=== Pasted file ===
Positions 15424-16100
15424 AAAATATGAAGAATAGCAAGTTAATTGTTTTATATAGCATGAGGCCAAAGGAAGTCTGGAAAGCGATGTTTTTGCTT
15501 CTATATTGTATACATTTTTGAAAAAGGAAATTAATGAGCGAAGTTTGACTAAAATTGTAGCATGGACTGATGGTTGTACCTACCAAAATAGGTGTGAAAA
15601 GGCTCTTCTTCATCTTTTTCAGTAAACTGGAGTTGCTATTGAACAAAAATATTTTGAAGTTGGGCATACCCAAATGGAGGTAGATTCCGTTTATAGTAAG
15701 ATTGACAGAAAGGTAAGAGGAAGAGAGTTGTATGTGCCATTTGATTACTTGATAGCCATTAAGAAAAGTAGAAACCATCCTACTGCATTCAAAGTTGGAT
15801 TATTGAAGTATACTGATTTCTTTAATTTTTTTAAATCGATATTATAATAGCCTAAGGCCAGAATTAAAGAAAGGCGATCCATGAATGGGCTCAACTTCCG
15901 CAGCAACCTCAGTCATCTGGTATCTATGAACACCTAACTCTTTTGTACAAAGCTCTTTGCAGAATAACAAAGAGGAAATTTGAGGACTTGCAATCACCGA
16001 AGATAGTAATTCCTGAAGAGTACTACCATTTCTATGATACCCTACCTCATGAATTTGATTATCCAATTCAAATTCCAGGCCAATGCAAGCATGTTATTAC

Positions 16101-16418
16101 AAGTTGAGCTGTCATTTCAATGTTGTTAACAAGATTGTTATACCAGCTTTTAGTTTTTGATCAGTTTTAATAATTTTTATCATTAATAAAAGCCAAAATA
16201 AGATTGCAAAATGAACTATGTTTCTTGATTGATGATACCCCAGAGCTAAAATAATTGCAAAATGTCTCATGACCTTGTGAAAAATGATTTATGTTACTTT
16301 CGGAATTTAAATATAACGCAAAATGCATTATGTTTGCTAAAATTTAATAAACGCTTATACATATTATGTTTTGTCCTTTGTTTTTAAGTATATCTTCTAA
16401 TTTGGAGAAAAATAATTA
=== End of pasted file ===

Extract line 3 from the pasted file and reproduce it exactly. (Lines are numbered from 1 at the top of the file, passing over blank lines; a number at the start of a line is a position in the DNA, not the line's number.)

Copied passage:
15501 CTATATTGTATACATTTTTGAAAAAGGAAATTAATGAGCGAAGTTTGACTAAAATTGTAGCATGGACTGATGGTTGTACCTACCAAAATAGGTGTGAAAA